|Source: Luther Seminary • ELCA Region 3 Archives|
THE HISTORIAN & THE PREACHER
Martin Ulvestad (1865-1942) was born in Volda, Møre og Romsdal, Norway, and immigrated at age 20 in 1888 from Trondheim. His ‘claim to fame’ was as an author, publisher, and historian. He lived in Minneapolis, Tacoma, and Seattle (1917-1942). The 1930 Federal Census lists his occupation as "Publisher, Norwegian Genealogy." You can read more about him at Great Norwegian Lexicon and The Promise of America. His final resting spot is listed on Find-A-Grave Memorial #84290423. He is best known for his two volume Norwegian language history "Nordmændene i Amerika" (Norwegians in America) was published in 1907. It was translated and republished in this century by Astri My Astri Publishing.
Rev Ulrik Vilhelm Koren (1826-1910) was a Norwegian-American author, theologian and church leader, as well as a pioneer Lutheran minister who served at Little Iowa Congregation (later called Washington Prairie Lutheran) in Winneshiek County, Iowa. He was the first Lutheran minister from Norway to settle west of the Mississippi. You can read about him on the Great Norwegian Lexicon, and find his final resting spot on Find-A-Grave Memorial #133783360. On a personal note, he was the minister of the church my mother’s paternal family attended, and was also the mentor and role model for my grandfather, Rev. Gustav Hegg.
At the turn of the twentieth century, Mr. Ulvestad made several public statements in various publications, asking the question, “What separates Norwegian Lutherans in America?” He followed this with the following challenge: “What is needed is a straightforward explanation and comparison of the doctrinal differences that are said to exist.”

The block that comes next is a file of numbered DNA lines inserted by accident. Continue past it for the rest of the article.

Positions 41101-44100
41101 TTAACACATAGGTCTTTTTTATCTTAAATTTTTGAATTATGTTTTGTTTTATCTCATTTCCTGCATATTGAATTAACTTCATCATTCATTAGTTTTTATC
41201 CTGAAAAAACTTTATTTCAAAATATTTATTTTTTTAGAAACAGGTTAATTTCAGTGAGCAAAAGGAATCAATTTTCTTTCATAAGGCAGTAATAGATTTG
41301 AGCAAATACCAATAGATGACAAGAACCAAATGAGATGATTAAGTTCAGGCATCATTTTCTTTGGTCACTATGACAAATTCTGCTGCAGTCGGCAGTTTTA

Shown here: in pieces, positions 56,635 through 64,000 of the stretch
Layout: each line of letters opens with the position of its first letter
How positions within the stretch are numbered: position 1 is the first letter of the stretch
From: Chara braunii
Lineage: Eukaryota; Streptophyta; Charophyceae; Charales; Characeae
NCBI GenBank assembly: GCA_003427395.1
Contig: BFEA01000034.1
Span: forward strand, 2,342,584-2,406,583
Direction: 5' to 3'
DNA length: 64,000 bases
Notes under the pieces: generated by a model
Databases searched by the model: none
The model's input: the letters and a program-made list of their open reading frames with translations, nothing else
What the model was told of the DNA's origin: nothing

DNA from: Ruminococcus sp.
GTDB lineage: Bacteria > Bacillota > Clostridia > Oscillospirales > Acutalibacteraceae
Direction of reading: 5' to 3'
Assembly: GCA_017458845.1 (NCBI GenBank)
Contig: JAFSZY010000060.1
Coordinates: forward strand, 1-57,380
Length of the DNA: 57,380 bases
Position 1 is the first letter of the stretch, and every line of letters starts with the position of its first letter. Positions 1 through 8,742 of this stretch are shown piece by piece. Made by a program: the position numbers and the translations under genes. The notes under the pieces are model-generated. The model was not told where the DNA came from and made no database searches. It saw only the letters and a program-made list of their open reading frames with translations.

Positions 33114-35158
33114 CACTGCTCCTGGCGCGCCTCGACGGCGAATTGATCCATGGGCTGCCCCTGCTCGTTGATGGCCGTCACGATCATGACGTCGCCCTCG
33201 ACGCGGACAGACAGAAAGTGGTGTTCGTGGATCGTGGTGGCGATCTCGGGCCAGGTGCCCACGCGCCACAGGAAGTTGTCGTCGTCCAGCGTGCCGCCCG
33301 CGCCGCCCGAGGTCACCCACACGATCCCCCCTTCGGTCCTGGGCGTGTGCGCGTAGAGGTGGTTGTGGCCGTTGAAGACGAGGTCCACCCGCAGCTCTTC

Mr. Ulvestad continued, saying, “…[I’ve] come to the conclusion, that it is [Norwegian Lutheran] Christianity, and not our doctrinal concepts, that has suffered the most.” He wrote, “If this were the main issue about which there was disagreement, namely, the way to life in God and the way to salvation, then there would be no talk of uniting. One cannot compromise the Word of God. The way which God has prescribed seems, however, to be clear enough, if only we would follow it.”
Reverend Koren, an octogenarian, took up the challenge and wrote a public response to Mr. Ulvestad's question, which was then printed in the Clergy Bulletin in 1905. The piece was lengthy – 15,400 words – and covered a vast amount of history and theology.
Today we have the opportunity to read and study the famous article in English translation You can read it online here:
If you are up to the challenge, please read the piece and share some of your thoughts about it.